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Extension Entomologist Seeks Solutions for Corn Calamity

By Jayme DeLoss

The corn earworm goes by several names – cotton bollworm and tomato fruitworm among them. Farmers know it as a menace.  

This major agricultural pest has decimated this year’s crop of Colorado sweet corn. Colorado State University Extension researchers Melissa Schreiner and Melissa Franklin have been working with growers to understand the corn earworm and how to stop it before it threatens the future of sweet corn in Colorado. 

Schreiner is the only Extension entomologist in the state of Colorado, purposefully stationed in western Colorado, near the state’s cash crops, sweet corn and peaches. Franklin has 20 years of experience working with growers in the field. Together, they support community members, Colorado Master Gardeners, producers, Extension staff, and pest management professionals by identifying and educating about insects, and by diagnosing plant damage. 

The corn earworm is not a new problem on the Western Slope, but this year was unprecedented for several reasons. Lack of a late spring freeze, followed by a hot July – combined with opportune winds and a well-timed arrival for the corn earworm moth – led to a population explosion early in the season in an area where farmers typically haven’t had to deal with the pest until harvest time. On top of that, the corn earworm has become resistant to pesticides that have controlled it in the past.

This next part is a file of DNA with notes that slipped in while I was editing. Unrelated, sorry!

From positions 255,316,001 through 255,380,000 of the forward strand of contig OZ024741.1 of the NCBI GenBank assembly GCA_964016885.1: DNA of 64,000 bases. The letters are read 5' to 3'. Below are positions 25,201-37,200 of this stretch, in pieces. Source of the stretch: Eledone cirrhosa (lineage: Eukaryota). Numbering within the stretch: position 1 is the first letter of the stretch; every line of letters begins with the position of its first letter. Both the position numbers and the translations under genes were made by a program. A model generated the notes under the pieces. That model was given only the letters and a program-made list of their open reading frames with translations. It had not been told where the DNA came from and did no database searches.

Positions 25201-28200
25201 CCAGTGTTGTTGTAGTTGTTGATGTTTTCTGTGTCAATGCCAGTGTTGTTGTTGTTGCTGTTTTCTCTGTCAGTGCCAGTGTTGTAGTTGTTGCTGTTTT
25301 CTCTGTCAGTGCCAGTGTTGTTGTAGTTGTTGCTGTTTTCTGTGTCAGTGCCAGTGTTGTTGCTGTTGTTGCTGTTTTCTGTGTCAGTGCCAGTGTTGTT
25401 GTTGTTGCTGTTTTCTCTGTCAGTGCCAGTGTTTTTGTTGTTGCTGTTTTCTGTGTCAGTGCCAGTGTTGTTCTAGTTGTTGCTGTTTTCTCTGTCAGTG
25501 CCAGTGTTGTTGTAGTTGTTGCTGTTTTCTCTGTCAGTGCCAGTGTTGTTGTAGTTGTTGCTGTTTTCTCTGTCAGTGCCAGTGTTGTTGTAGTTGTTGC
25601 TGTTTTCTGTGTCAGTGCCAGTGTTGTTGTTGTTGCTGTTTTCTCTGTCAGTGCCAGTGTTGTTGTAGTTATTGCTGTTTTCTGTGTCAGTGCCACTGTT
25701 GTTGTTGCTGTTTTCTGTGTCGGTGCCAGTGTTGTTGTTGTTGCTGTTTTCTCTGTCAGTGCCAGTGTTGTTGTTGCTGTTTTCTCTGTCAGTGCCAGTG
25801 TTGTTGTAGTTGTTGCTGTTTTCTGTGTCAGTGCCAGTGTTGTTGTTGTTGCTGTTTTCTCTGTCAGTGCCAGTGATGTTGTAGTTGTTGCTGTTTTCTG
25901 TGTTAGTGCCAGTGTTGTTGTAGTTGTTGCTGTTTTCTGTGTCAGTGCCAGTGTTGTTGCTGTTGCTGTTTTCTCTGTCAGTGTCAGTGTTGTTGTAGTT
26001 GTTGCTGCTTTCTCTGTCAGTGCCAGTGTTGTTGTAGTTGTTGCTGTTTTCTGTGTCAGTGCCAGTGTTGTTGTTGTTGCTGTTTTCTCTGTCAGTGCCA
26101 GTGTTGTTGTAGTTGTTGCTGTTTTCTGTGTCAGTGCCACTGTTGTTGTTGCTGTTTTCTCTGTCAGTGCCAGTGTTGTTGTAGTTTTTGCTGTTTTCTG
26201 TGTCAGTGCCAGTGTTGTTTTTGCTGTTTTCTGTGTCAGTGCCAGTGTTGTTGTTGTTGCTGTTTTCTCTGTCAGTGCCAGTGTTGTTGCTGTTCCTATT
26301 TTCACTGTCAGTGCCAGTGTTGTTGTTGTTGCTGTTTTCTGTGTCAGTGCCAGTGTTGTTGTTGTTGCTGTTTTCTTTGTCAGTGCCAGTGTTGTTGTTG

“This pest has been a few steps ahead of us the whole time,” Schreiner said. 

To gain the upper hand, Schreiner and Franklin plucked larvae from fields to study and tested other potential pesticides. They sent hundreds of moths and larvae to APHIS, the USDA Animal and Plant Health Inspection Service, for genetic testing to ensure they were indeed the corn earworm and not a visually indistinguishable hybrid (which could have been even more devastating). 

Almost daily, Schreiner and Franklin have been communicating with growers, packing sheds, crop consultants, chemical companies and the local spray service, which quickly adapted its aerial spraying program based on CSU lab results showing what was working under ideal conditions. Schreiner also has reached out to other areas of the U.S. that more aggressively manage ag lands for the corn earworm.